I am not persuaded by this submission. It is not a fair
reading of the trial judge’s reasons to conclude that she considered
that there could be only one proximate cause. Indeed, the trial
judge specifically cited case law wherein concurrent causes of
damages were considered: Ford Motor Co. of Canada Ltd. v.
Prudential Assurance Co.,  O.J. No. 657, 14 D.L.R. (2d) 7
(C.A.), affd  S.C.R. 539,  S.C.J. No. 32;
Sherwin-Williams Co. of Canada v. Boiler Inspection & Insurance Co. of
Canada,  S.C.R. 187,  S.C.J. No. 52. Relying on Ford,
she stated at para. 30 that, “the cause of the loss or damage
covered by the contracts must be a ‘proximate cause’” (emphasis
added). Clearly, the trial judge understood that there could be
more than one proximate cause of a direct loss.
 The appellants also argue that it is irrelevant that other
insured parties received insurance moneys because under the
policy they have a right to be treated severally and not jointly. In
the appellants’ submission, the infestation, which was a covered
peril, led to the eventual bankruptcy of the Bakemates Group of
Companies. Due to the bankruptcy, they argue, those parties were
unable to meet their financial obligations and the appellants
therefore suffered direct losses.
 The trial judge correctly rejected this argument and found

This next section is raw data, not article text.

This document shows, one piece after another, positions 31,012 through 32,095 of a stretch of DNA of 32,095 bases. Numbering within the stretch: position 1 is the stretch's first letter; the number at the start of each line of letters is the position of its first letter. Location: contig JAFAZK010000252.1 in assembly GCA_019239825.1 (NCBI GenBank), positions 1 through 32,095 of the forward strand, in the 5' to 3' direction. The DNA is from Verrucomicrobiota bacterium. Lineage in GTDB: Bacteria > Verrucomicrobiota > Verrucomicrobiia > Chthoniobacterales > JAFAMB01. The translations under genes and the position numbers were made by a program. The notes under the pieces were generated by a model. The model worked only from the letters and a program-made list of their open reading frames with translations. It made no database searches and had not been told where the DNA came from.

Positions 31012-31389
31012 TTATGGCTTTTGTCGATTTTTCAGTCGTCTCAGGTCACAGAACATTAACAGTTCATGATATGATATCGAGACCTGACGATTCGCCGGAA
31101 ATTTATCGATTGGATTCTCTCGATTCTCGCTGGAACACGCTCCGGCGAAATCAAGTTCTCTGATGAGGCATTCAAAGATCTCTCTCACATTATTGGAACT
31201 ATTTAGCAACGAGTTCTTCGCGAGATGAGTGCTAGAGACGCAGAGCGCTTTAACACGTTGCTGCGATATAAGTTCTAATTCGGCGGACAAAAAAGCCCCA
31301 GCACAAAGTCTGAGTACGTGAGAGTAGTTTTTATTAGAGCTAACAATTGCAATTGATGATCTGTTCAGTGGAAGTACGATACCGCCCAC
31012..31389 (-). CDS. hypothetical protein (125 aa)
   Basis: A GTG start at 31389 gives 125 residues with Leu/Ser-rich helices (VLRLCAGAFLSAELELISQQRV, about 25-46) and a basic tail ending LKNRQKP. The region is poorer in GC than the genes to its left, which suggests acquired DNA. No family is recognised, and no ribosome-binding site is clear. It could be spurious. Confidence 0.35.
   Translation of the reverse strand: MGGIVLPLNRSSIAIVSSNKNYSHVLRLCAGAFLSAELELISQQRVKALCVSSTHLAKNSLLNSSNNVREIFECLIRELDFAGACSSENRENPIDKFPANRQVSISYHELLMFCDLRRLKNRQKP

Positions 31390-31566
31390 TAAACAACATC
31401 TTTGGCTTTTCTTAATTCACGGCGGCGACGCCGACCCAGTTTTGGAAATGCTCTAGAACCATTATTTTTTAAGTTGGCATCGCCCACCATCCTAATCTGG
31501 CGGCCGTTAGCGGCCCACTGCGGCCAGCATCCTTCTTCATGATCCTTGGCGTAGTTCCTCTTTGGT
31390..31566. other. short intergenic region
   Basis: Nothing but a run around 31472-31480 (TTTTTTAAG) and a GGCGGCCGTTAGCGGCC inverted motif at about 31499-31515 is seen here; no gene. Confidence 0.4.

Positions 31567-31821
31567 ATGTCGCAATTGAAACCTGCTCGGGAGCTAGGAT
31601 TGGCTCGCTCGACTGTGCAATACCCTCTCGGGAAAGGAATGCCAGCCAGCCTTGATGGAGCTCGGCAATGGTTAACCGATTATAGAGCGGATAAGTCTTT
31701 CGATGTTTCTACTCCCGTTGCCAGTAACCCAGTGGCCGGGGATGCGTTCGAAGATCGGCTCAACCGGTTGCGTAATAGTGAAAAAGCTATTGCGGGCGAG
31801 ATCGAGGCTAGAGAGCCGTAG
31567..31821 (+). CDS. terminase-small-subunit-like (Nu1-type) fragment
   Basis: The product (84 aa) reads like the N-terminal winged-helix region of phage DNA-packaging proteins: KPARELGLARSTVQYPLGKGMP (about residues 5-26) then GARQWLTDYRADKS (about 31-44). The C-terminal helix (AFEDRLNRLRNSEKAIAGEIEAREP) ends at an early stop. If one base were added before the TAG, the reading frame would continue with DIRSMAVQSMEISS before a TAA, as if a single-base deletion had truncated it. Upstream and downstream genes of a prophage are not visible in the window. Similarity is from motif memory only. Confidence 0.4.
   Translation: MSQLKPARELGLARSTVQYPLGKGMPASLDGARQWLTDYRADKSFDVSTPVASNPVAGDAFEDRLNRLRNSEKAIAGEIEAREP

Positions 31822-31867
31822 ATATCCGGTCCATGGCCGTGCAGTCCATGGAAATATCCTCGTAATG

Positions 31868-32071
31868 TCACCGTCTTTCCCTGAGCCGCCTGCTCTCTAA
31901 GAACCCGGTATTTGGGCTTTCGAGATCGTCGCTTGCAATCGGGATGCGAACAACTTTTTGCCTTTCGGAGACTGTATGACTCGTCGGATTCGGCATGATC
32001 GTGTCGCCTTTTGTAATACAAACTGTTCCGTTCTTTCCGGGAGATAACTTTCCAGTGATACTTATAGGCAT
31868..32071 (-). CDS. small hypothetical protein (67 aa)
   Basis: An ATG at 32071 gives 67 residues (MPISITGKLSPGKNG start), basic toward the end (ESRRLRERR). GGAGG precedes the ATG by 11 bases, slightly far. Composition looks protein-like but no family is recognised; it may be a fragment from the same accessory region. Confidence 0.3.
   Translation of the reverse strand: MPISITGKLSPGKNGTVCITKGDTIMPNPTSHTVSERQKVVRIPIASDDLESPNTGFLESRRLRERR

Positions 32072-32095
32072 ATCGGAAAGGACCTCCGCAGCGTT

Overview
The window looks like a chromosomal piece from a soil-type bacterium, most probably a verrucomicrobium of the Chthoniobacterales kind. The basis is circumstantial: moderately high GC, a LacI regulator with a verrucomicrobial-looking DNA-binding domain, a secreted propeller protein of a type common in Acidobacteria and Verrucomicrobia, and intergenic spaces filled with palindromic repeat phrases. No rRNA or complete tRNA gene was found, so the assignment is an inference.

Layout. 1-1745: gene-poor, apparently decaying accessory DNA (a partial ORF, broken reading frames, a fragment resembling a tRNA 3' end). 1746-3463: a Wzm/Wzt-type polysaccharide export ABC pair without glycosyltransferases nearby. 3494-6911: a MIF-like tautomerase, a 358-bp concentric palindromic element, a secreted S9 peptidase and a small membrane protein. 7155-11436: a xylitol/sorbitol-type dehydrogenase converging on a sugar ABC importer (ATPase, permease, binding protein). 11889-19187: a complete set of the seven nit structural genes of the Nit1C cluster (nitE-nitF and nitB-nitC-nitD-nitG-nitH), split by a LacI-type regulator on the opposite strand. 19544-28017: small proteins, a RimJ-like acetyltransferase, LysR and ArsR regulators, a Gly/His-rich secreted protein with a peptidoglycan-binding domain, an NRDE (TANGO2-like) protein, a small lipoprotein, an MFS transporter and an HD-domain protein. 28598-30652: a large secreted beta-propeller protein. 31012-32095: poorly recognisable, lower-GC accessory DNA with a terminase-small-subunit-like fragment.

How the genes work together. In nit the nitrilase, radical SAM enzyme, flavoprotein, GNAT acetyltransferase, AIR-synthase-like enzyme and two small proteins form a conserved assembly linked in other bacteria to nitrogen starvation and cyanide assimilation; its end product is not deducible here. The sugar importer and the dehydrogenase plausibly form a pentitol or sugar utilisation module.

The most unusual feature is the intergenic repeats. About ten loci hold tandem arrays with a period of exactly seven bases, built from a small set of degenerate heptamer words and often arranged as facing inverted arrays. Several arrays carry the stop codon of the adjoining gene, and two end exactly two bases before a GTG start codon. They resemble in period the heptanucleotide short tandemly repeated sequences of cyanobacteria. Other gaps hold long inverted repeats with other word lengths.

that the losses alleged to have been suffered were the result of the
failure of Bakemates Group of Companies to meet their financial
obligations and not the infestation. This finding was amply
supported by the record, including evidence that the Bakemates
Group of Companies’ sales actually increased after the infestation. I would therefore not give effect to this argument.
(b) Damages principle
 In analyzing the issue of whether the claims were direct
losses, the trial judge referenced the fact that the Bakemates
Group of Companies have already recovered their business interruption losses. She stated that to permit the appellants to also
recover for business interruption losses would amount to a “double
recovery”. The appellants seize upon this statement and argue that
the trial judge erred in law by considering a damages principle in
a coverage-only trial.
 I reject this submission. Read fairly, the trial judge’s
reference to double recovery was part of a proper analysis to
ensure that her interpretation of the policy does not “give rise
to results that are unrealistic or that the parties would not have
contemplated in the commercial atmosphere in which the
insurance policy was contracted”: Ledcor Construction Ltd.